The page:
Remember Me
Or use your Academic/Social account:


Or use your Academic/Social account:


You have just completed your registration at OpenAire.

Before you can login to the site, you will need to activate your account. An e-mail will be sent to you with the proper instructions.


Please note that this site is currently undergoing Beta testing.
Any new content you create is not guaranteed to be present to the final version of the site upon release.

Thank you for your patience,
OpenAire Dev Team.

Close This Message


Verify Password:
Verify E-mail:
*All Fields Are Required.
Please Verify You Are Human:
fbtwitterlinkedinvimeoflicker grey 14rssslideshare1
Gideon, Jasmine; Minte, G.A.; Leite, Marianna (2015)
Publisher: Taylor and Francis
Languages: English
Types: Article
Subjects: geog
The paper draws on the cases of Brazil and Chile to consider the lack of progress towards securing better health outcomes for women in the field of sexual and reproductive health and rights (SRHR). At first glance, these poor outcomes for women appear surprising, given that both countries represent middle-income countries where significant developments have occurred towards ensuring universal access to healthcare services. Yet, a more nuanced analysis uncovers the historically constructed gender regimes and policy legacies within relevant institutions that act to limit progress. The discussion in the paper specifically focuses on the evolution of the health sector in the two countries, the role of the medical profession and the influence of the Catholic Church, which, we argue, have been key to constraining women's SRHR in Brazil and Chile.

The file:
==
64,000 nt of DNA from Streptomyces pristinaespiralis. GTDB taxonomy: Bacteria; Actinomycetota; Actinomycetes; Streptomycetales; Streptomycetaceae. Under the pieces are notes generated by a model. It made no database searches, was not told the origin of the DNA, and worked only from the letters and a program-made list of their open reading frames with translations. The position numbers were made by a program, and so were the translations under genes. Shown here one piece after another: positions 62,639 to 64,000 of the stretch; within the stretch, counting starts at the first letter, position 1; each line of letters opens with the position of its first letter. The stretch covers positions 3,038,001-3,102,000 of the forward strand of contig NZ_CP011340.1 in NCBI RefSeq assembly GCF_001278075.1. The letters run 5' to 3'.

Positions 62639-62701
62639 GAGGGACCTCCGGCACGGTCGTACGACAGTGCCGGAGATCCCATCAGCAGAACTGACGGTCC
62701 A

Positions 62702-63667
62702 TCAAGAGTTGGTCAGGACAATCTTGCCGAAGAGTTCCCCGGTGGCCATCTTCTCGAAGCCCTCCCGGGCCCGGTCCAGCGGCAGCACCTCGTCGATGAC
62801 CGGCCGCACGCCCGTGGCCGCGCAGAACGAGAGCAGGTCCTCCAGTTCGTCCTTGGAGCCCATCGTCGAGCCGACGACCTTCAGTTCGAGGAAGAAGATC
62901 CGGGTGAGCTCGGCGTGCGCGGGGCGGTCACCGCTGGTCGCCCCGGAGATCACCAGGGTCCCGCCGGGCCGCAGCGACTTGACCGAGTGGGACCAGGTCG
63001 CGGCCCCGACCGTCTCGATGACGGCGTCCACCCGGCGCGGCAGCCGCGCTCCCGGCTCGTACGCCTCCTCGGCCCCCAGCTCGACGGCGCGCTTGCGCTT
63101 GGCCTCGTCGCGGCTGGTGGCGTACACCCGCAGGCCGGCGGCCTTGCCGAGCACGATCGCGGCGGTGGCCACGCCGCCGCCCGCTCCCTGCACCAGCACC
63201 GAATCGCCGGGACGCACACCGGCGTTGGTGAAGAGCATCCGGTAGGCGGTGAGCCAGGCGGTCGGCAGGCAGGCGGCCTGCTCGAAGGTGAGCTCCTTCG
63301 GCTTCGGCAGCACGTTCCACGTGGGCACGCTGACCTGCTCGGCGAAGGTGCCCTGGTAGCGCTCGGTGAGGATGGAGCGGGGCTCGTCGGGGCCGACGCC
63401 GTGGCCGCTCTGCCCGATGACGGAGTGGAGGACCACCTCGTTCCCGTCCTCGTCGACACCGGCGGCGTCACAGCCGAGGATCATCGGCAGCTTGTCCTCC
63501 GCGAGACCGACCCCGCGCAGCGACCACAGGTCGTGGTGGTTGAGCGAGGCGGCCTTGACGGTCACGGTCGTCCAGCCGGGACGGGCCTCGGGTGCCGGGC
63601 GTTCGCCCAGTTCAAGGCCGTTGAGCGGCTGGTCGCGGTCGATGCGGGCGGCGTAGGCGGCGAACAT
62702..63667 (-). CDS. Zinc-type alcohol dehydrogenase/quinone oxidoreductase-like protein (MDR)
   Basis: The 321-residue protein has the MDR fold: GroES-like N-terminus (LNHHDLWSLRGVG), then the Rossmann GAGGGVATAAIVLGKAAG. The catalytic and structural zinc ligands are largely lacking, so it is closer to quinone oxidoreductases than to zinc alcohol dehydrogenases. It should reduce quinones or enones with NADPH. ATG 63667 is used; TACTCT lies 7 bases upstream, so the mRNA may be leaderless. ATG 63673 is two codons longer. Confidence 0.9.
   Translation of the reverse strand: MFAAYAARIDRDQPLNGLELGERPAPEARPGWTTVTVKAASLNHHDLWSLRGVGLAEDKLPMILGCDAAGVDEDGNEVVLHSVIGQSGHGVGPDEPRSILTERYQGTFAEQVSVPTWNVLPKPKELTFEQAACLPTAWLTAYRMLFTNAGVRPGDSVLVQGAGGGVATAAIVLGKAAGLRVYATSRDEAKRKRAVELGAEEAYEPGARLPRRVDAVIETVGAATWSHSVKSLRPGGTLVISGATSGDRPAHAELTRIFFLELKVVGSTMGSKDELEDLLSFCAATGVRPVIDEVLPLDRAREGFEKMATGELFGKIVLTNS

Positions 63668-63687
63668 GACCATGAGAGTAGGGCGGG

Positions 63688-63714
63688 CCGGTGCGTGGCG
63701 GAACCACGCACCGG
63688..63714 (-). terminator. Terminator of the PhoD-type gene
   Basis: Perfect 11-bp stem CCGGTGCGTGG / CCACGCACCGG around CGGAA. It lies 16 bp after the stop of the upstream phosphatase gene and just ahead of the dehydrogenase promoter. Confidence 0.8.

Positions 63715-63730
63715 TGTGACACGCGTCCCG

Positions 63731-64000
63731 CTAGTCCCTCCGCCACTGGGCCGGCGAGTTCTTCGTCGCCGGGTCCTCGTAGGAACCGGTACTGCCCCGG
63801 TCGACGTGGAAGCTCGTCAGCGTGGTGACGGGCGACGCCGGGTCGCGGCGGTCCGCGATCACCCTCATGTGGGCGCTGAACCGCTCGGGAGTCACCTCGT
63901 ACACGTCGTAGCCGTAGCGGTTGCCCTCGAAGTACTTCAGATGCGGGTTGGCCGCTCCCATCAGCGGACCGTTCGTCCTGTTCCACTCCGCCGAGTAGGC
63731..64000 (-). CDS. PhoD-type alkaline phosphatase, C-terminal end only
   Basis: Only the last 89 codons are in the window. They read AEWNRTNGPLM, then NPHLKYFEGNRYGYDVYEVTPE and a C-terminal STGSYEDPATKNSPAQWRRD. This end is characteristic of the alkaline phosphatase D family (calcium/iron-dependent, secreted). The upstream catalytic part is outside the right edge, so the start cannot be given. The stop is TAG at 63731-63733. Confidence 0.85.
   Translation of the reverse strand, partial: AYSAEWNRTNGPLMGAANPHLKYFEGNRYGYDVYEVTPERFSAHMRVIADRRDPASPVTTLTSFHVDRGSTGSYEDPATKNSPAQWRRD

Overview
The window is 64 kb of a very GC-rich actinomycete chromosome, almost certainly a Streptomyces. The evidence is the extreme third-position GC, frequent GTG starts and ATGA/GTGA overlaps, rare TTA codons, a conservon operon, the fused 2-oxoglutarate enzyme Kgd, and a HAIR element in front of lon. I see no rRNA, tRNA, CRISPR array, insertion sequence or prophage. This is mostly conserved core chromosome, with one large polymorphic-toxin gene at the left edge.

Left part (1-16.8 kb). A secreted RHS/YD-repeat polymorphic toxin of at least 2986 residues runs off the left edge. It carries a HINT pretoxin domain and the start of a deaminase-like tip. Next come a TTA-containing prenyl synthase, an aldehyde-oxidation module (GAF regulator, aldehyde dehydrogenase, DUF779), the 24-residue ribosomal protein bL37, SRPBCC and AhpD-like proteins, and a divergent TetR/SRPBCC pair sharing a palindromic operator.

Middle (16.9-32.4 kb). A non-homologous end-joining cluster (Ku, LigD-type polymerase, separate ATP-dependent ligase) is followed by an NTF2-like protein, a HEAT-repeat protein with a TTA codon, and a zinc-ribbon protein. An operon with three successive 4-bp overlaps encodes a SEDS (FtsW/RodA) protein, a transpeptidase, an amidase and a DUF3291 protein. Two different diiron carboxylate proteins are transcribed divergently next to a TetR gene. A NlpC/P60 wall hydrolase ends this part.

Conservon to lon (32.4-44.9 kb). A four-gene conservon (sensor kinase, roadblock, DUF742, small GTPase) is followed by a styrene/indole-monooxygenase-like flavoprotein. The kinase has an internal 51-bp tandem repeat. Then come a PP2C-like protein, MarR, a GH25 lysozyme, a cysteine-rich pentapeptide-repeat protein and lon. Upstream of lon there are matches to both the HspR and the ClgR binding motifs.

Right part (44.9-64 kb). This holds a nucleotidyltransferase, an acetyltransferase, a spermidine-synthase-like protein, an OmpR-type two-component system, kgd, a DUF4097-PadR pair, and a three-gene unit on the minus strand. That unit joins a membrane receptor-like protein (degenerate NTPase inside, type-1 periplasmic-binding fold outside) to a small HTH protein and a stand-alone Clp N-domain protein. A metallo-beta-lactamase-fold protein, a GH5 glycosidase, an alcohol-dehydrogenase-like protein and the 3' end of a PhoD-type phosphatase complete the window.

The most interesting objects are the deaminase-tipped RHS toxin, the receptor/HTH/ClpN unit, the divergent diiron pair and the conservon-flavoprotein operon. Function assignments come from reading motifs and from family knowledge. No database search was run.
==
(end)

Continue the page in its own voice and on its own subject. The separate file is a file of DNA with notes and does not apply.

• The results below are discovered through our pilot algorithms. Let us know how we are doing!

    • Abu Sharkh, M., and Gough, I. (2010). “Global welfare regimes: A cluster analysis.” Global Social Policy 10 (1): 27-58.
    • Alvarez, S. E. (1990) Engendering Democracy in Brazil: Women's Movements in Transition Politics, Princeton University Press: Princeton, New Jersey.
    • Barrientos, A. (2013). 'The rise of social assistance in Brazil.” Development and Change 44 (4): 887-910.
    • Barros, F., C. Victora, A. Barros, I. Santos, E. Albernaz, A. Matijasevich, M. Domingues, I. Sclowitz, P. Hallal, M. Silver and J. Vaughan (2005) The challenge of reducing neonateal mortality in 16
  • No related research data.
  • No similar publications.

Share - Bookmark

Cite this article